“The opening of the Brownsville NeON is the most tangible evidence of a sweeping reform effort that is remaking the way the NYC Department of Probation does business,” said Commissioner Schiraldi. “Throughout the agency, we are implementing policies that reflect our beliefs that helping people find work, continue their education, support their families, and engage with their neighbors are the best ways to build stronger and safer communities. We are confident that the NeON will help us further reduce the number of people who are re-incarcerated each year, which has already dropped by 31% between Fiscal Years 2009 and 2011.”
The NeON initiative is the cornerstone of the Department of Probation’s (DOP) Young Men’s Initiative involvement. DOP supervises just over 25,000 New Yorkers, the majority of whom are black and Latino males. DOP will open additional NeON offices in Harlem, East New York, Jamaica and the South Bronx next year. In most cases, NeON offices will co-locate with established community-based organizations.
Each NeON is built around an existing network of educational, business and community-based organizations, which DOP will join and strengthen to provide clients access to a broader array of resources, including literacy programs, work and employment preparation, health care, academic and technical education, afterschool activities and mentoring. NeON staff are specially trained to work in and with the community, connect clients to local resources, and build partnerships with organizations that provide the kinds of opportunities that probation clients need. NeON staff and clients will also work with local residents on development projects to address pressing neighborhood needs and encourage active citizenship. The NeON initiative is funded through existing DOP resources. DOP employees receive specialized training before they begin work at the NeONs, and in many cases they will be referring clients to programs created through the Young Men’s Initiative and other public/private partnerships.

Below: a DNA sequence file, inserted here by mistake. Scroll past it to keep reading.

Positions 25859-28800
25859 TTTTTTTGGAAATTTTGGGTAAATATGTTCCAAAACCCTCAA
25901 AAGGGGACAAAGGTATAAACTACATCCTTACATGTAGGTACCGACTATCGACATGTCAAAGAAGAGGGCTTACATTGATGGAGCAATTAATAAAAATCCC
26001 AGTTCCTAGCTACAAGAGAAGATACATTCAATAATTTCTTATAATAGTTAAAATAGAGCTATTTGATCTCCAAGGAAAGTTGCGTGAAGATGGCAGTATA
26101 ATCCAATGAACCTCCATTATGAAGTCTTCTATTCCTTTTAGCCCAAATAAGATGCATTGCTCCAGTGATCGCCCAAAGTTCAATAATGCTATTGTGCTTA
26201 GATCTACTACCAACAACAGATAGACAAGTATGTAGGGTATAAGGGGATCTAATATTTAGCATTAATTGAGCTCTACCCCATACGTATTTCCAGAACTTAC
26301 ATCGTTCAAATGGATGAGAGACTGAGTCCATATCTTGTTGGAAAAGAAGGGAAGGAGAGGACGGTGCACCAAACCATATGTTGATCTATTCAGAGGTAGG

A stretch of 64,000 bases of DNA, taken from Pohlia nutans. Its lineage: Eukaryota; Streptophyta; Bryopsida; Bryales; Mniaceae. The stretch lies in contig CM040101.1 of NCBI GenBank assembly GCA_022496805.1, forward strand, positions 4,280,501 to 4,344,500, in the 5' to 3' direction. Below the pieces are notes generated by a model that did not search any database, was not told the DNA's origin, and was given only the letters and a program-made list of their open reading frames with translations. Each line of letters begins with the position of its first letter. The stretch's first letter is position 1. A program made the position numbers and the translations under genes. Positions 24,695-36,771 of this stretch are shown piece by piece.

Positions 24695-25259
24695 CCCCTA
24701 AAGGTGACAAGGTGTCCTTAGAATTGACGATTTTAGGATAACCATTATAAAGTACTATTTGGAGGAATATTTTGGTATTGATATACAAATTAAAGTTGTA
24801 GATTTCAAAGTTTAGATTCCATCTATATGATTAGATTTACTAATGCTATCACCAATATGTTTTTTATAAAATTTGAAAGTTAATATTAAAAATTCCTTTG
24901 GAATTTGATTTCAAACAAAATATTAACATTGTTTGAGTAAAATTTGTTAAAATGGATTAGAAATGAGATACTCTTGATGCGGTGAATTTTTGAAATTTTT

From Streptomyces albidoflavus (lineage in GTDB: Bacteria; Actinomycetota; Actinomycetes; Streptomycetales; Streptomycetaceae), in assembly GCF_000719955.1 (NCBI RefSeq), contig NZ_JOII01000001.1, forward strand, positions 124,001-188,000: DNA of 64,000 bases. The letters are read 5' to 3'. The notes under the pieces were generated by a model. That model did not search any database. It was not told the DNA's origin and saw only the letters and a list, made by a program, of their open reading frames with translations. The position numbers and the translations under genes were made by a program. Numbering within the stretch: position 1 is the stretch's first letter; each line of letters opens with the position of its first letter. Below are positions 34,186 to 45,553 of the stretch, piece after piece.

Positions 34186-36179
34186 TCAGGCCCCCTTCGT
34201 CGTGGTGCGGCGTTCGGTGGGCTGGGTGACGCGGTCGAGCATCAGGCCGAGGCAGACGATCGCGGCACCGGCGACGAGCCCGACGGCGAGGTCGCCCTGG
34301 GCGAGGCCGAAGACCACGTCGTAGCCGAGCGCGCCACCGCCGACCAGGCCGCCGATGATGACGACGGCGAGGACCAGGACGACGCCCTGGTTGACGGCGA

The Young Men’s Initiative
The Young Men’s Initiative, the nation’s most comprehensive effort to tackle the broad disparities slowing the advancement of black and Latino young men, was announced in August. Through broad policy changes and agency reforms, a public-private partnership will invest in programs that will connect young men to educational, employment, and mentoring opportunities across more than a dozen city agencies. The Center for Economic Opportunity (CEO), established in 2006 by Mayor Bloomberg to implement innovate way to reduce poverty in New York City, is responsible for overseeing the implementation and evaluating many of the programs within the Young Men’s Initiative. Support for the initiative is being provided by Open Society Foundations and Bloomberg Philanthropies through grants to the Mayor’s Fund to Advance New York City and The Fund for Public Schools.
Stu Loeser / Samantha Levine Stu Loeser / Samantha Levine
Ryan Dodge (DOP) (212) 361-8957
Twitter YouTube Flickr
Watch the video in low or high bandwidth